My Blog

Whoever said there is no ‘free lunch’ ;)

Source: Unsplash.
Source: Unsplash.

Motivation

Recently, it dawned on me that I had too many stories started, and with no plan to finish: an embarrassing number of works in progress!

In response, I attempted to clean up, organize, and figure out which pieces had the potential. Of all the top candidates, which will come soon, there were two that were not at the top, but certainly neat topics: (1) a list of core python tricks that speed up code and (2) a philosophical piece on the fundamentals of optimization. Initially, the overlap was minimal, however, after tweaking a bit, and merging as one, I introduce to you the following: a piece that includes a list of Python tricks with some philosophical perspective on the concept of speeding up code.

For those only interested in the list of tricks, and not the story wrapping around it, click here to jump ahead.

So what, who cares?

So what, who cares? When determining the worthiness of delivering on a particular cost, a question should be at the forefront of brainstorming. Put differently, if the what is insignificant, and the who is nonexistent, then why bother. Thus, a simple mechanism for weighing aspects of the reward in the common predicament of meaning risk versus reward: put simply, anyways, as more elaboration is subject to its own blog post — note to self ;)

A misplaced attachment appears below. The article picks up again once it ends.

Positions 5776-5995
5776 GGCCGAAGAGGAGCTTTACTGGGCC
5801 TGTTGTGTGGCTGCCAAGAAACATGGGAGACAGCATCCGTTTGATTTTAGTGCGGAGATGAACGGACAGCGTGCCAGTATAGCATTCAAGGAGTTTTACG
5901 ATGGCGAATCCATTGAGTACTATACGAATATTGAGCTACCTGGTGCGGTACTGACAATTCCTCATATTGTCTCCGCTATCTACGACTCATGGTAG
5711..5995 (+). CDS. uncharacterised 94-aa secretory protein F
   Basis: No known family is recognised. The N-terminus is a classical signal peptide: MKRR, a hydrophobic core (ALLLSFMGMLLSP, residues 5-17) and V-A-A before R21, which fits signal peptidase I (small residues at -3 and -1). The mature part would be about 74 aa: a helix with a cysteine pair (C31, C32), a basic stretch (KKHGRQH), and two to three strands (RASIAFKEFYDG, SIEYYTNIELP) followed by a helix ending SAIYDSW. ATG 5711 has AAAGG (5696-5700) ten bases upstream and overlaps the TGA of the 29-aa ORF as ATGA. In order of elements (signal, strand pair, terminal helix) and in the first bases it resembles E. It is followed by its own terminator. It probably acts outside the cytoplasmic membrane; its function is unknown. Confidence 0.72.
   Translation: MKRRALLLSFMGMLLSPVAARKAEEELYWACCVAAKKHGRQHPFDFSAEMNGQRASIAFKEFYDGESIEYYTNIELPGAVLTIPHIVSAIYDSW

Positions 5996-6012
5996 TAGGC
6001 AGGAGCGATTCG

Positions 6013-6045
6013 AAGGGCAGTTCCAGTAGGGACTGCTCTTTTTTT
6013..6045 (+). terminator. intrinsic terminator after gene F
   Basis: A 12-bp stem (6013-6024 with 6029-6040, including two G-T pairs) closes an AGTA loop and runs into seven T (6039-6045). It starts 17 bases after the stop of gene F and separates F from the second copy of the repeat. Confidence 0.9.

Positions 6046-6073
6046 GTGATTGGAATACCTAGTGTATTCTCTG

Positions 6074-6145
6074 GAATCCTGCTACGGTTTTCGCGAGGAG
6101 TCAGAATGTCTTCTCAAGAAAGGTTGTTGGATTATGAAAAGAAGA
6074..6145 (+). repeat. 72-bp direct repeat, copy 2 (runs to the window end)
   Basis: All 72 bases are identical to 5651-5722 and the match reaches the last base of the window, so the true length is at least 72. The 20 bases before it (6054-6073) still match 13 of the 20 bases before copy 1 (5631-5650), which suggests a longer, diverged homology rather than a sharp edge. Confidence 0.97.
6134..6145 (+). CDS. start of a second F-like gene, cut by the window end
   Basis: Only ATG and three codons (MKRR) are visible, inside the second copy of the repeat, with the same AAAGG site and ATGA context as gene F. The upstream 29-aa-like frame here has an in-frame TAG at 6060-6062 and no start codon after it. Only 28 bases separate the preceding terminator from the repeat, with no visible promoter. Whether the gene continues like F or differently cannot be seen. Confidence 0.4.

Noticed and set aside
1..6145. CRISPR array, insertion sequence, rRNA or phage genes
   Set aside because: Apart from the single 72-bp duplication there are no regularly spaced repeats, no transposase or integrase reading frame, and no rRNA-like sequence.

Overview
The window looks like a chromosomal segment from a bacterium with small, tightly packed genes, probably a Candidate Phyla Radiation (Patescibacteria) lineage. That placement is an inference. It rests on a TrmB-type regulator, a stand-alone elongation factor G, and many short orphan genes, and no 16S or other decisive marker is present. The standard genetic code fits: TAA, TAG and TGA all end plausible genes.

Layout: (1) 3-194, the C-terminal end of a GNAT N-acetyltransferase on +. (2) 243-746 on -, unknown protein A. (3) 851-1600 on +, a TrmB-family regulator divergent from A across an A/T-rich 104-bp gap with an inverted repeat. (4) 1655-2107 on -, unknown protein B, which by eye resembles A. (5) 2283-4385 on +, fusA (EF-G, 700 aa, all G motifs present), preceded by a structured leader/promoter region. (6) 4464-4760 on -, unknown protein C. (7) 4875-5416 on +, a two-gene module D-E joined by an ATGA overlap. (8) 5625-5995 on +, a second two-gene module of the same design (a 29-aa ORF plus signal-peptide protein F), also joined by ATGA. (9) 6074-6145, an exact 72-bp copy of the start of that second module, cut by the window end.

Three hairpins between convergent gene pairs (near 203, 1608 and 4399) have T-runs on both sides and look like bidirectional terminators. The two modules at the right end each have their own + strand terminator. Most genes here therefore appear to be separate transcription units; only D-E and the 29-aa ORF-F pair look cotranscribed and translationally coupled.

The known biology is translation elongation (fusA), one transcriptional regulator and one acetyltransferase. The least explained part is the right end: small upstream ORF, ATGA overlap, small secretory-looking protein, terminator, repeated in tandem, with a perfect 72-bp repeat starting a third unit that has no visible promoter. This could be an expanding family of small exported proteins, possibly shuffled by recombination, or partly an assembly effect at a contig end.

The purpose of this blog is to share a few code snippets, along with runtimes, as means of hinting at optimal performance if followed. Specifically, five of my favorite Python-specific tips and tricks in the performance.

For those interested, we first will review fundamental concepts and a general recipe to follow when the intention is to speed up your codebase. Following this, we will peak at trend lines to depict the worthiness of mastering Python: if for no other reason, it has grown to be one of the more popular languages, which only continues to extend its power and reach while maintaining its foundation via a loyal consumer-base and open-source criteria. For this, we will do a simple, approximate analysis using Google Trends.